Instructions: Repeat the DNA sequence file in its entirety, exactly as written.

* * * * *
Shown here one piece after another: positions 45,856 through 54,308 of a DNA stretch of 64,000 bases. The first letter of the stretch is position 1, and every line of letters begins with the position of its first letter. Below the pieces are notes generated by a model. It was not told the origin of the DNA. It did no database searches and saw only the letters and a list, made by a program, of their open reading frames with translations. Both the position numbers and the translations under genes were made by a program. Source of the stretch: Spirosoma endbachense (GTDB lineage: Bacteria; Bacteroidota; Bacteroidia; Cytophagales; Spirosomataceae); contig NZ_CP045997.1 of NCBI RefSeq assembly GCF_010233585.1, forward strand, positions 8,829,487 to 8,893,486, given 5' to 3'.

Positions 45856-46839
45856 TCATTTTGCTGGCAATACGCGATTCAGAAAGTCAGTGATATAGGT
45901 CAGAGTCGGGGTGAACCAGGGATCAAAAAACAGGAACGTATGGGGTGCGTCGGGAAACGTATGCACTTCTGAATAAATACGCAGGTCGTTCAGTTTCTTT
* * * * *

Shown here one piece after another: positions 45,856 through 54,308 of a DNA stretch of 64,000 bases. The first letter of the stretch is position 1, and every line of letters begins with the position of its first letter. Below the pieces are notes generated by a model. It was not told the origin of the DNA. It did no database searches and saw only the letters and a list, made by a program, of their open reading frames with translations. Both the position numbers and the translations under genes were made by a program. Source of the stretch: Spirosoma endbachense (GTDB lineage: Bacteria; Bacteroidota; Bacteroidia; Cytophagales; Spirosomataceae); contig NZ_CP045997.1 of NCBI RefSeq assembly GCF_010233585.1, forward strand, positions 8,829,487 to 8,893,486, given 5' to 3'.

Positions 45856-46839
45856 TCATTTTGCTGGCAATACGCGATTCAGAAAGTCAGTGATATAGGT
45901 CAGAGTCGGGGTGAACCAGGGATCAAAAAACAGGAACGTATGGGGTGCGTCGGGAAACGTATGCACTTCTGAATAAATACGCAGGTCGTTCAGTTTCTTT